Formula 1 Goes Green: Cars To Use Battery Power On Pit Lane

Fernando Alonso in the pits in China, 2008. Image: Bert van Dijk

The green movement may be in its infancy in the United States, land of the SUV and the open road, but it’s been a hot topic in Europe for years. Everything from political campaigns through Autobahn speed limits have been influenced by the Greens, and even the highest form of motor racing isn’t immune from their reach. In 2014, F1 will switch from the current 2.4-liter V-8 formula, with a redline of 18,000 RPM, to a 1.6-liter turbo V-6, limited to 15,000 RPM. Since forced induction is allowed, performance will likely remain on par with today’s cars. Other changes, though, take a turn for the weird.

Beginning in 2014, cars can only use battery power on pit row. Per the 2014 FIA rulebook, “The car must be run in electric mode (no ignition and no fuel supply to the engine) at all times when being driven in the pit lane.” The change will require cars to have on-board starters, and larger Kinetic Energy Recovery Systems will be needed to provide pit lane power. Other changes will allow teams to recover energy from exhaust gasses, although the methodology isn’t exactly clear.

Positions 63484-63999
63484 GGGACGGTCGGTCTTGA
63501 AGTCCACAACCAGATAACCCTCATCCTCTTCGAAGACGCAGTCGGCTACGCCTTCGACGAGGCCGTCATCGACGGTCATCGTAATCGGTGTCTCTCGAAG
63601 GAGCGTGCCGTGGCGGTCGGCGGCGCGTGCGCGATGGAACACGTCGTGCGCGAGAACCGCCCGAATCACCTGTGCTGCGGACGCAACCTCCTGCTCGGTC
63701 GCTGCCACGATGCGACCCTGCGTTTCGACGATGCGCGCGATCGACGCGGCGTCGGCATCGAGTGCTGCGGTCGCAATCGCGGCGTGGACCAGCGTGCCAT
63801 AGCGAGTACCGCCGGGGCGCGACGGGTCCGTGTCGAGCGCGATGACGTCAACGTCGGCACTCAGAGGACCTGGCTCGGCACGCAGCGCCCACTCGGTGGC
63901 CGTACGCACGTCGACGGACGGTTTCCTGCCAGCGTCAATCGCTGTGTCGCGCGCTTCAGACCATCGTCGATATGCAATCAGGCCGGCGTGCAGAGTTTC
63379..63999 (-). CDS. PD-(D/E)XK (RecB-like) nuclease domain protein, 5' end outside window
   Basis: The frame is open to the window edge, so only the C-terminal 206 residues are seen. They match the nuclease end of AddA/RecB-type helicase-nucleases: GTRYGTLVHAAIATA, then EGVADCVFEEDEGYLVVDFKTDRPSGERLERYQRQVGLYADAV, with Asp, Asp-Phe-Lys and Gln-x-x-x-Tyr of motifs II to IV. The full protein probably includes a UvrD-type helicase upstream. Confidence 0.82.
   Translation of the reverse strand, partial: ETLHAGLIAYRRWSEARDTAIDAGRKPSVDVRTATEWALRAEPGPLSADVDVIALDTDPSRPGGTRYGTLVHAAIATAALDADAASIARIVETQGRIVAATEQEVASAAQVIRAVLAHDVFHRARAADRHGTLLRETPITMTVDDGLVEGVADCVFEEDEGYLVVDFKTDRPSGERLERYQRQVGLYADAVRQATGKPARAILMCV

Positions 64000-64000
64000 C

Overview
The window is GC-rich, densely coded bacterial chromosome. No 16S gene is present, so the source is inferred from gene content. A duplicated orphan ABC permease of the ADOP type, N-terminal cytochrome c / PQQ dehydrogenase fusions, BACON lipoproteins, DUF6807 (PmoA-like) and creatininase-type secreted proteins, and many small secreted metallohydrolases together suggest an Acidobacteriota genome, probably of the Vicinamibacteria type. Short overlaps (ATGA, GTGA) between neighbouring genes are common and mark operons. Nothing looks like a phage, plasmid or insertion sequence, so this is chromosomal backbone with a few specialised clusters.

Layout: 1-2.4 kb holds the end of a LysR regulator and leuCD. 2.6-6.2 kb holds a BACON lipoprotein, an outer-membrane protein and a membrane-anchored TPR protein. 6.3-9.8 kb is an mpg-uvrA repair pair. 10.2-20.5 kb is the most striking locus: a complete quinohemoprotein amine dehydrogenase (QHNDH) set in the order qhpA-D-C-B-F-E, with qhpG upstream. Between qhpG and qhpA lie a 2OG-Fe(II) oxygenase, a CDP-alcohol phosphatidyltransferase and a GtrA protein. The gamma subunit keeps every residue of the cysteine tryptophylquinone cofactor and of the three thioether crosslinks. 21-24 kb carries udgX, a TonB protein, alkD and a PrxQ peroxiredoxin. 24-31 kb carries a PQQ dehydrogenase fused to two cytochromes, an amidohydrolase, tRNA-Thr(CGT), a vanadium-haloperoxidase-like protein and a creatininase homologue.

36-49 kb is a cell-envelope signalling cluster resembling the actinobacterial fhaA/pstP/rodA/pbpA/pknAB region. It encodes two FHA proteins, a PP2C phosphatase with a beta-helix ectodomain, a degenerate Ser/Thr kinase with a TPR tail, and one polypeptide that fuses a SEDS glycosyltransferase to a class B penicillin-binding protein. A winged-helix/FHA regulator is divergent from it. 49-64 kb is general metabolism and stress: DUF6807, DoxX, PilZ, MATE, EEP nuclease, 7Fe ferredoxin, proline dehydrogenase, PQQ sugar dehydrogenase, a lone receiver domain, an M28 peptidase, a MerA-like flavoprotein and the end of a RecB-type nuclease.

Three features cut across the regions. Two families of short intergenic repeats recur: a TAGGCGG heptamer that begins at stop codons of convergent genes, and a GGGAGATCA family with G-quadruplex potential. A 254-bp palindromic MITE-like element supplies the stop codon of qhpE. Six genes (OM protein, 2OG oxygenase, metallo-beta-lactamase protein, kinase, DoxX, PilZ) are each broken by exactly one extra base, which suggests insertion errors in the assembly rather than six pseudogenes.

Call me a cynic, but I see this as nothing more than “look at me” marketing hype for Formula 1. How much fuel will really be saved by requiring battery power on pit lane (which already has a reduced speed limit for safety)? How much greenhouse gas will the FIA keep out of the atmosphere by such an absurd rule?

In the end, this change will have very little impact on the environment, but it will have a big impact on the fans and the sport. No one wants to hear a multi-million dollar golf cart exit the pits, especially when there isn’t any tangible environmental gains to be had.

Source: Autoblog